Staff at Sustrans fear there will be “significant” job losses at the charity when chancellor George Osborne cuts funding for active travel at the end of the month. Osborne is expected to dramatically rein back on support for cycling and walking in the Comprehensive Spending Review, due on 25th November. For the past five years active travel modes in some cities have benefitted from projects supported by the Local Sustainable Transport Fund. However, this fund ends in April 2016.
While roads minister Robert Goodwill has recently expressed his support for cycling his boss is much less of a fan. “Buses, bikes and boots” are expected to be losers in the CSR cuts that Transport Secretary Patrick McLoughlin has already agreed to make. Long-distance infrastructure projects – such as the £15n road programme and the £50bn to be spent on HS2 – will be protected, it’s expected, but funding support for short-distance travel will be increasingly left up to local authorities, which are facing swinging government cuts of their own.
The Tory manifesto commitments to make cycling “safe” and to “double the number of [cycle] journeys by 2025" will not be met without funding support, say experts, but the fear is that funding will be almost wholly withdrawn.
It’s against this pessimistic background that Sustrans commissioned a management consultancy to look at the charity’s governance and how it can move forward in a scenario where it would have to survive on a reduced budget, much of it to date provided by local and national government. Sustrans employs 670 people around the UK. The 200 or so working in London are largely expected to remain untouched by any redundancies because Transport for London is forging ahead with big budget cycling projects. However, at the Sustrans HQ in Bristol, and in satellite offices in the rest of the UK, there’s widespread belief among staff that “significant” job cuts are on the way.
Earlier this year Sustrans appointed management consultancy Extended Mind of Hackney, London, to carry out an appraisal of the charity, focussing on its organisational structure. Two reports have been written and they are said to be critical of the way the charity is run. The earlier of the two reports concerned the way the Bristol HQ of Sustrans has been managed. The second and later report focusses on the workings of the charity elsewhere in the UK, but outside of London.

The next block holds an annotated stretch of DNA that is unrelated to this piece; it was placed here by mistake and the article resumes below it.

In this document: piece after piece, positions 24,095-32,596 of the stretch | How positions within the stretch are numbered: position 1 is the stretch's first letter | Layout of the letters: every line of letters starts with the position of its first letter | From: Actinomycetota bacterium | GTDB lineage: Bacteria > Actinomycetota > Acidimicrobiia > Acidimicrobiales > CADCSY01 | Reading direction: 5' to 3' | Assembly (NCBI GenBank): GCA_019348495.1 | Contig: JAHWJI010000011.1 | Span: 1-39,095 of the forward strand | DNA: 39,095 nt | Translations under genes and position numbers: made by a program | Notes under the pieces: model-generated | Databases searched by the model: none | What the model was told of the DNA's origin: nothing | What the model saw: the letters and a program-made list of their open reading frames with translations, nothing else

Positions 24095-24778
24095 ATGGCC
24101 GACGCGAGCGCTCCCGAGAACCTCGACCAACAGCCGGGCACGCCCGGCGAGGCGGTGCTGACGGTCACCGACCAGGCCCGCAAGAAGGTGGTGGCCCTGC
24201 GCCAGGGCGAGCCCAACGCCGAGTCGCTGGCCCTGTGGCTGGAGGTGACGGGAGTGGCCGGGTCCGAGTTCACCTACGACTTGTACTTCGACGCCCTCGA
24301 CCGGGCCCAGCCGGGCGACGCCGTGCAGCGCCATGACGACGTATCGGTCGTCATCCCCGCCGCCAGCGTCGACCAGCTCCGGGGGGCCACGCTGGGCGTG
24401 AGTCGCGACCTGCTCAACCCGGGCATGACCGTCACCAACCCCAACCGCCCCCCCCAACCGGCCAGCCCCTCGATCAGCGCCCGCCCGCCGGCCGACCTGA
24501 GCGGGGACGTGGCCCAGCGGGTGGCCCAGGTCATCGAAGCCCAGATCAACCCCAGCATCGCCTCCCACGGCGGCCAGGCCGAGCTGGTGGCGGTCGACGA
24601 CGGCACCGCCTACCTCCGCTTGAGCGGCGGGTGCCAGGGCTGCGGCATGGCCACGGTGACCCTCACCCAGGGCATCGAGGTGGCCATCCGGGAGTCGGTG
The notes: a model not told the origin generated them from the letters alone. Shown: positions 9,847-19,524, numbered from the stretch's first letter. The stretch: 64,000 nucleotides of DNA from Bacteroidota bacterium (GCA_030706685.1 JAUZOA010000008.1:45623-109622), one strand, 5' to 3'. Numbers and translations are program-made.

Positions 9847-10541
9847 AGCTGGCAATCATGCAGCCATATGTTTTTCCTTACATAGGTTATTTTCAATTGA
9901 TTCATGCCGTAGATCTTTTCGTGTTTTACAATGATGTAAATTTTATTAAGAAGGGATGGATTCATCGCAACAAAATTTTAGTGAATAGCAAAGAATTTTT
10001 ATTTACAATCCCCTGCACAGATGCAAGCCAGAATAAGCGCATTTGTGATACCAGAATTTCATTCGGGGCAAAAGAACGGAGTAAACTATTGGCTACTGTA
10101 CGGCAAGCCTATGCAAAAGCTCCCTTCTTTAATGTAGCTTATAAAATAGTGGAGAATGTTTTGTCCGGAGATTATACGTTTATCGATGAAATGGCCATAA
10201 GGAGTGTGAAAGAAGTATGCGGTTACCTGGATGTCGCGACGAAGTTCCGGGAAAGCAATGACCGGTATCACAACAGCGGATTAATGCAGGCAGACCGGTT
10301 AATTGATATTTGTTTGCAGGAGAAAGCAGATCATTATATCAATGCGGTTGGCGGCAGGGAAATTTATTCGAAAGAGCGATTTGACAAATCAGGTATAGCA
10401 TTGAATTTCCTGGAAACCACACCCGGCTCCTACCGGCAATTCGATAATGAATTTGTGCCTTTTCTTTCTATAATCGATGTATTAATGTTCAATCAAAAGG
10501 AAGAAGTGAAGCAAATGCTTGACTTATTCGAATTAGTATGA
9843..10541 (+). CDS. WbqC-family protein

Sustrans’ chief executive Malcolm Shepherd is to retire early next year. The charity is soon to start a search for his successor.
Extended Mind is a small consultancy, co-founded by business consultant Tony Hall, author of management book “The Leadership Illusion” of 2010.
Extended Mind promises to help clients build “leadership skills” through psychology and neuroscience so they can deliver “lasting organisational change”. According to the Extended Mind website the company helps its clients “to understand the current state of collaboration within your organisation and with your external partners.” Previous clients include Vodafone, Channel 4 and the chemicals-to-healthcare company Akzo Nobel.
2015 is the 20th anniversary of the creation of Sustrans’ £42.5m National Cycle Network. Since 1995 Sustrans has grown and grown, and in some respects has operated as the sustainable transport wing of the Department for Transport.
Sustrans is one of the organisations pushing for the government to release its Cycling and Walking Investment Strategy, CWIS, known as “cee-whizz”. The strategy isn’t expected until summer 2016, some months after cash has dried up from the Local Sustainable Transport Fund.
Experts warn that the Tory belief in a “toxic mix” of “small stateism” and “big roadism” will lead to a number of years in which cycling and walking will be neglected by national government.
One expert told BikeBiz: “We have to prepare for the worst. There are no indications that active travel modes will get anything out of the Comprehensive Spending Review. The government believes major infrastructure projects will generate economic growth, and our arguments about health, the environment, the economic potential of cycling and how building more roads leads to more congestion have fallen on deaf ears.”
He added: “Patrick McLoughlin has persuaded himself that “further and faster” projects are the only transport interventions that can deliver economic growth so everything else can, and will, be ignored.”